According to the latest figures published by Eurostat, seasonally-adjusted unemployment in the EU28* was 10.6 % in February 2014, while unemployment among young people, aged 15 to 24, was more than double – 22.9%. Although youth unemployment rates are in general much higher than unemployment rates for all ages, the number of jobless young people is disturbingly large, as in February 2014, 5.392 million young persons under the age of 25 in the EU were without a job. High youth unemployment
rates reflect thedifficulties faced by young people in finding jobs and in order to fight the problem it is important to understand what causes some many young people to be jobless.
Some reasons for the large number of unemployed people under the age of 25 are country-specific, having in mind the differences in employment policies, educational systems and economic performance among EU Member States, however there are factors contributing to the high youth unemployment rates which are present throughout the whole EU. One obvious reason for the large number of unemployed young people is the recent crisis which caused economic slowdown and tightening of the labour market. Young workers are more prone to fluctuations in the labour market, because they usually have lower job protection- most of them are employed on a temporary basis. Moreover, during a recession businesses tend to first stop hiring new staff and then laying off current employees, which limits the new positions available for young people entering the labour market.
The lack of professional experience is a big obstacle that prevents young people from getting a job. Having less job-related experience than adult workers makes youngsters more vulnerable when there are lay-offs and decreases their chances to be employed for newly opened positions. As a result, young people are most likely to be the last to be employed and in the same time the first to be laid off. This makes the transition from school to the labour market almost impossible.
Moreover, there is a growing mismatch between the skills that young people have and the positions that are offered on the job market. The low quality of education and the continuous expansion of the skill pool required for a job, leaves young people underqualified and without any work offerings. On the other hand, it is often the case that young people with higher education find it hard to find positions that suit their qualifications and skills, accepting work for which they are overqualified. The skill mismatch affects the job satisfactions and wages of workers and in the same time distresses the productivity of firms, while the qualification mismatch prevents countries from realizing the full potential of their labourforce.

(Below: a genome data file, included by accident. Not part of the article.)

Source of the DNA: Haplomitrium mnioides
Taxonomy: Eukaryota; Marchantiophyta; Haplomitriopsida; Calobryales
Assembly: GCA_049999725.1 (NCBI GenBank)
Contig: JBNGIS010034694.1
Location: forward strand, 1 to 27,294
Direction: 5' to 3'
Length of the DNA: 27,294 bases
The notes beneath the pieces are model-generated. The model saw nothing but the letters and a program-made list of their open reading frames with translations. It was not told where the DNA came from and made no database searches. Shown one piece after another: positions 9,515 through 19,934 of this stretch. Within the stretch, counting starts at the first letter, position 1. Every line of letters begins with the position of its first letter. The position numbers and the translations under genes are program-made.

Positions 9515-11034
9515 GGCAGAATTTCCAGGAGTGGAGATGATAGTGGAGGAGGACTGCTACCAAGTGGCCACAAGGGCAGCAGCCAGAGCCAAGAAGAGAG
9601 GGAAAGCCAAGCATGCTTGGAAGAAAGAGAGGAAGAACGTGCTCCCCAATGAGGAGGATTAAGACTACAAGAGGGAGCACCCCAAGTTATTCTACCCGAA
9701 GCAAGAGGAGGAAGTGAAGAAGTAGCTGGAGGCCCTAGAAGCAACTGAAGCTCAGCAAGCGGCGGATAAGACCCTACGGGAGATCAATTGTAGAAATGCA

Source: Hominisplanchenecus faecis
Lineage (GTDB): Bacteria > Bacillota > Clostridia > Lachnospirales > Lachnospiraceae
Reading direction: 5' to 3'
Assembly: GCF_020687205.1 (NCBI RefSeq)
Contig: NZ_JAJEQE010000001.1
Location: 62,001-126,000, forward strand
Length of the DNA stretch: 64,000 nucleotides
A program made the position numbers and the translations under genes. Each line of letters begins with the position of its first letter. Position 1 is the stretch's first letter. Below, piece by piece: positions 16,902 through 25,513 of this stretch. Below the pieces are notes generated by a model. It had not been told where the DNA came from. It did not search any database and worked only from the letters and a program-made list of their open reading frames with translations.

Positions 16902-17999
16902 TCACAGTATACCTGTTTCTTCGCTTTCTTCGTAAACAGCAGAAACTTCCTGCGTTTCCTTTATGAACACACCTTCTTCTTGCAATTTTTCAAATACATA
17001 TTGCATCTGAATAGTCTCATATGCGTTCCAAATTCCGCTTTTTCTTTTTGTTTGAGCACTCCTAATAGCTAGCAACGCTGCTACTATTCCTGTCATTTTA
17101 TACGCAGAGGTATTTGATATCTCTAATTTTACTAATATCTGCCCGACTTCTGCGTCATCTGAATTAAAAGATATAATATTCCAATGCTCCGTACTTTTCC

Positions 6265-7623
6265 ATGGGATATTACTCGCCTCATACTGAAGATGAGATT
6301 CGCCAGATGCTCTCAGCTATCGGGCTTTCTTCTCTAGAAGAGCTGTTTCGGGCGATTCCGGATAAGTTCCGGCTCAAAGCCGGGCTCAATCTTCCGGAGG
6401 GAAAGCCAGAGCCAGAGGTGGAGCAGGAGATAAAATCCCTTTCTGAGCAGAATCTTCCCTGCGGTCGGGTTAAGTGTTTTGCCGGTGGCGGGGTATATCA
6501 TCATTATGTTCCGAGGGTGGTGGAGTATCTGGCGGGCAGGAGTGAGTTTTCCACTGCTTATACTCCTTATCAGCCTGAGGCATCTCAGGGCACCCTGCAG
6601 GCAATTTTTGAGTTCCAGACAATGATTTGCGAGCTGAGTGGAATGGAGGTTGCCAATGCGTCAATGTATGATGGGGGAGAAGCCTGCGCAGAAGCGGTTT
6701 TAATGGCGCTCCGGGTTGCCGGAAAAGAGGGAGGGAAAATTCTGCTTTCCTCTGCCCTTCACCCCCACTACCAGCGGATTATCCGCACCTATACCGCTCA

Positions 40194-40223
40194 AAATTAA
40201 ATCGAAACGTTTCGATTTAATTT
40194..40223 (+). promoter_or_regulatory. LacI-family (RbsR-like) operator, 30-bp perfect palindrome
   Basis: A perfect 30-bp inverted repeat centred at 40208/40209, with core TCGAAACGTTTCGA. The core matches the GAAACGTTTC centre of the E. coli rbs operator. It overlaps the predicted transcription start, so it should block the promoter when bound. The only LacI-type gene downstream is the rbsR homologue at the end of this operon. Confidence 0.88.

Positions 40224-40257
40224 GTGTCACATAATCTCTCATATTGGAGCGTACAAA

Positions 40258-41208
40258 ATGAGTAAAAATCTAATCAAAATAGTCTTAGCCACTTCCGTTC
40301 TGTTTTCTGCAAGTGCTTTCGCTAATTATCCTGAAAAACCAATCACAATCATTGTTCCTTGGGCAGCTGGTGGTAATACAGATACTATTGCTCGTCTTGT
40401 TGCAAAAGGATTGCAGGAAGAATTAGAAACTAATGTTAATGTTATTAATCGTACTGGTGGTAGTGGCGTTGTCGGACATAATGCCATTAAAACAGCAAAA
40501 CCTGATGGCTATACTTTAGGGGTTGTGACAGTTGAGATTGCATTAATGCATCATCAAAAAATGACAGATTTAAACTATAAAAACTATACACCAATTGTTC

In order to cope with the problem of high youth unemployment the EU has already adopted initiatives like the Youth Guarantee and the Youth Employment Initiative which have for a goal to provide funding and encourage Member States to take action by making it easier for young people to find jobs and provide them with vocational training. Thus,making young peoplemore competitive in the labour market and improving their chances of finding a job. Moreover, programmes such as Erasmus +, “Your first EURES Job”, theEuropean Alliance for Apprenticeships and the Quality Framework for Traineeships provide young adults with the opportunity to receive vocational training and to gain practical work experience at home or abroad. The EU policy makers should continue to search for solutions for the high youth unemployment. Young people are the future of Europe and they should be able to develop professionally and be an active part of Europe’s workforce.
some data about:
- More than 4.5 million young people (aged 15-24 years) are unemployed today in the EU.
- Although it has decreased – from more than 23% in 2013 to less than 21% today – the youth unemployment rate is still very high in the EU (with peaks of more than 40% in several countries). Long-term youth unemployment is still at record highs.
- The EU youth unemployment rate is more than double the overall unemployment rate (20% compared with 9%) and masks big differences between countries: there is a gap of more than 40 percentage points between the Member State with the lowest rate of youth unemployment (Germany at 7%) and the Member States with the highest rates, Greece (50%) and Spain (49%).
- Overall employment rates for young people fell by more than four percentage points between 2008 and 2014 (from 37.3% to 32.5%) – about eight times as much as for adults.
- More than 7 million people in the 15-24 age group are neither in employment nor in education or training (NEETs).
- 11% of those aged 18-24 are early school leavers.
- High youth unemployment co-exists sometimes with increased difficulties in filling vacancies. This points to the existence of labour market mismatches, due to inadequate skills, limited geographic mobility or inadequate wage conditions.